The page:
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The 4 Categories of Investors... Which One Are You?

Oct 11, 2018

Girish Shetty, Research analyst, The 5 Minute Wrapup

When it rains, it pours... or so the saying goes.

2018 has been such a year for the Indian stock market and not in a good way.

First there was the budget. The market was at an all time high at that time.

But the imposition of long-term capital gains tax was a big unexpected shock.

Then we saw corporate governance issues leading to auditor exits from small caps.

And as if all that wasn't bad enough, along came IL&FS.

A default of Rs 10 billion on a loan it had taken from SIDBI was another shocker. NBFC stocks were the hardest hit. In a scenario of rising interest rates, their ability to service their debts was put into question.

All this while, Trump has been relentless in his trade war with China and other countries. Rising crude oil prices haven't helped either.

The result?

The BSE Sensex has wiped out its gains of 2018 completely.

With media headlines like 'Crash', 'Crisis', 'Volatility' now a regular feature, what we have today is a harsh cocktail that is difficult for the retail investor to handle.

What should you do?

Well, that depends on what kind on investor you are.

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There are four ways in which investors react to such situations.

Investor 1: He says, I can't bear this pain. I better sell whatever I have left in my demat account. I will never invest in the market again. It is a gambler's den.

Sadly, a majority of the investing population falls in this category. Many of them are new to the market and entered during the bull run. Having never seen a sustained correction, they don't know what to do next.

Investor 2: He is frozen in shock, fear, and denial. He has no clue what to do. He is too shocked too react. Better not to do anything, he tells himself. The markets will definitely correct more. I will buy at the bottom. But he is fooling himself. What is the bottom? When will it arrive? He does not know.

Investor 2 has a slightly better temperament than Investor 1. He will at least avoid the mistake of selling at rock bottom prices. The wait for the bottom though it will be a long wait.

Investor 3: He is better than the first 2 categories. He tries to follow a contrarian approach. He is interested in stocks that have fallen the most from their 52 week highs. But the tendency to look for supposedly 'cheap' companies will be the downfall of this investor. Cheap stocks are cheap for good reason. Investor 3 will end up buying a lot of junk stocks that might end up damaging his portfolio.

Investor 4: A very minor part of the investing population belongs to this category. These investors will stay calm. For them, it's the perfect time to look at quality stocks. By quality stocks, I mean stocks of companies that are household brands.

These companies have an established track record. They have seen periods of high crude oil prices, high interest rates, and they have come out stronger.

Stocks of these companies give rare buying opportunities every few years during times of extreme pessimism in the market. But these are the ones that are the first to rise when the market turns up.

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Investor 4 is where you need to be. These investors will do the best in the long run. That's because they will buy the right stocks at the right time.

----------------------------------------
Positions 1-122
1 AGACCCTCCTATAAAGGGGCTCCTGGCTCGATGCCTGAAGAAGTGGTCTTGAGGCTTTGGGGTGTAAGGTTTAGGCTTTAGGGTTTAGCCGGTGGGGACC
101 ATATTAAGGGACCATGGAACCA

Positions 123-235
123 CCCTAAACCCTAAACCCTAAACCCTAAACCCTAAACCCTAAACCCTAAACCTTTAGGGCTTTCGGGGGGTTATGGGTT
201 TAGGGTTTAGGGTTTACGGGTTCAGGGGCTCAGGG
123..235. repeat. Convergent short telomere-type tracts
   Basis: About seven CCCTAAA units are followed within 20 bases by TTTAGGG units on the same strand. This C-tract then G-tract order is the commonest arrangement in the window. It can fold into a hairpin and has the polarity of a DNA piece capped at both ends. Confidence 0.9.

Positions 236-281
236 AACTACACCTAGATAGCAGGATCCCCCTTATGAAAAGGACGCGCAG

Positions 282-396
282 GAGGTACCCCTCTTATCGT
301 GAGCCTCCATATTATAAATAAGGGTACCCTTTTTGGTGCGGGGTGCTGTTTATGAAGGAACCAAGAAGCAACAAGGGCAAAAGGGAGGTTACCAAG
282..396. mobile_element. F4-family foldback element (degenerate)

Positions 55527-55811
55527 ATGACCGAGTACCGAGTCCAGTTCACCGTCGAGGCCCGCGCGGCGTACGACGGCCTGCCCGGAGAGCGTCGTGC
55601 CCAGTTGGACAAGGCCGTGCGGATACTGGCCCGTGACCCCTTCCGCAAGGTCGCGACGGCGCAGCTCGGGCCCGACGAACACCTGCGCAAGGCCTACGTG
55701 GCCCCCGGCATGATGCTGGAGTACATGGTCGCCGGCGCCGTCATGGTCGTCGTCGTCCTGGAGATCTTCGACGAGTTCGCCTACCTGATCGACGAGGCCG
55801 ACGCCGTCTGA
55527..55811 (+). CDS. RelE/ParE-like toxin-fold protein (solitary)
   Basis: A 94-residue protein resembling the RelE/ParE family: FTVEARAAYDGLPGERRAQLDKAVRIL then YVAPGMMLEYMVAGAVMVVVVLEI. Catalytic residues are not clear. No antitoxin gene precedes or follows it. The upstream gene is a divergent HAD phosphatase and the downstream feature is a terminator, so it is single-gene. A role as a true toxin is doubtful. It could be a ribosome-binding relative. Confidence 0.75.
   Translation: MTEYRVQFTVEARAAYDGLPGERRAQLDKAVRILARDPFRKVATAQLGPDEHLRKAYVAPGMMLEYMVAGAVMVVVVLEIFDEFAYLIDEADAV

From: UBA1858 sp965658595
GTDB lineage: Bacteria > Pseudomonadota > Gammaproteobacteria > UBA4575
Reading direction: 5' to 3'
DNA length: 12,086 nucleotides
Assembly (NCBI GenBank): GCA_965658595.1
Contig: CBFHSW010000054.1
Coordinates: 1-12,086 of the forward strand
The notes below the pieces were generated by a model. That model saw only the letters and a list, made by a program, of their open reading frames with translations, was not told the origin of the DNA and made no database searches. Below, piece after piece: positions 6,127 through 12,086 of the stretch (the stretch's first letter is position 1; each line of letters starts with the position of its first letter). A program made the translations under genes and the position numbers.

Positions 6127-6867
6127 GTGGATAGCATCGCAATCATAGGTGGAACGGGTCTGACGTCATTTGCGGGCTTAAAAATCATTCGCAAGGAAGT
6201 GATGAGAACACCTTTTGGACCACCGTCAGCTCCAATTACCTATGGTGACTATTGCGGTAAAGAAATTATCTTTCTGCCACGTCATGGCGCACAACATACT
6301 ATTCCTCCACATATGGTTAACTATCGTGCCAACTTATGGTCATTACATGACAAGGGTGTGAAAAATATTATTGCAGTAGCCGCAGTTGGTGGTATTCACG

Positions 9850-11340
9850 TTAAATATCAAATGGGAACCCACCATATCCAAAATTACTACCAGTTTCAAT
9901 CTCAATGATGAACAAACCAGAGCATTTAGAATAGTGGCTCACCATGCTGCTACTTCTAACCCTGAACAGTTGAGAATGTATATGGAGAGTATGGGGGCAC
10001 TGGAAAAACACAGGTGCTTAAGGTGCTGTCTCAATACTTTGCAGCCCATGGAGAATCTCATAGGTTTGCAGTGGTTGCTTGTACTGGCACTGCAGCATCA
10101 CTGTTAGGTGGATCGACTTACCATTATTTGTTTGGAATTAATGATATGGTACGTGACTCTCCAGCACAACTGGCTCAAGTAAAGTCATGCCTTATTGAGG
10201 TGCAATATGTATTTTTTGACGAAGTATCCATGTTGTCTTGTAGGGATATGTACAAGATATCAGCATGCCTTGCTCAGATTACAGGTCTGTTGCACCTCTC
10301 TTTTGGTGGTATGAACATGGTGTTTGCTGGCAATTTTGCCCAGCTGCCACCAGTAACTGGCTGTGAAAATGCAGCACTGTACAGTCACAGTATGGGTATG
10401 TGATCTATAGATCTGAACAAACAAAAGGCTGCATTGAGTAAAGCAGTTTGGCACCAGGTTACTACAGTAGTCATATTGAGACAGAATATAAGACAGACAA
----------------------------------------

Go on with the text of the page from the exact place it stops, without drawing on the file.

We follow the Investor 4 approach in ValuePro, the stock recommendation service for investors who want to make big, long-term profits.

And it's times like these that give us opportunities to look at quality companies that, until now, were off-bounds due to their high valuations.

A good example is our recent ValuePro recommendation. This is a company with a strong established brand and excellent fundamentals.

The short-term pain in the market is a wonderful long-term buying opportunity.

Chart of the Day

Almost every time, a rise or fall in the stock markets is invariably linked to crude oil prices.

Logically, it seems right too. Rise in crude oil increases input costs for dependent firms. It also means rising inflation. Rising inflation means rising interest rates.

It also puts pressure on the government to cut excise duty, thereby impacting its revenues. We have already seen that happening. After all, there is an election year coming up.

Are Stock Market Returns Really Linked to Crude Oil Prices?

But has it really affected the stock markets?

In the short-term: Yes.

But in the long run, as we can see, Sensex returns have been independent of crude oil prices or even positively co-related!

Crude oil prices doubled from US$ 41 in December 2008 to US$84 in April 2010. In the same time, Sensex also doubled from 8,800 levels to 17,600 levels.

So, please don't fret unnecessarily about crude oil.

Check if your business has a moat that helps it pass on input price increases to its customers.

In the long run, they will survive and also gain market share from those that can't pass on prices.

Short term pessimism due to rising crude oil prices provides a buying opportunity in these stocks.

Focusing on quality stocks rather than crude oil will matter more in the long run.


Girish Shetty
Girish Shetty
Research Analyst, ValuePro

PS: Tanushree Banerjee is Equitymaster's co-head of research and editor of StockSelect. She has a long and illustrious track record of picking safe stocks. For over 16 years, StockSelect subscribers have received safe stock recommendations that delivered double and triple digit gains. You can receive Tanushree's safe stock recommendations by signing up here.

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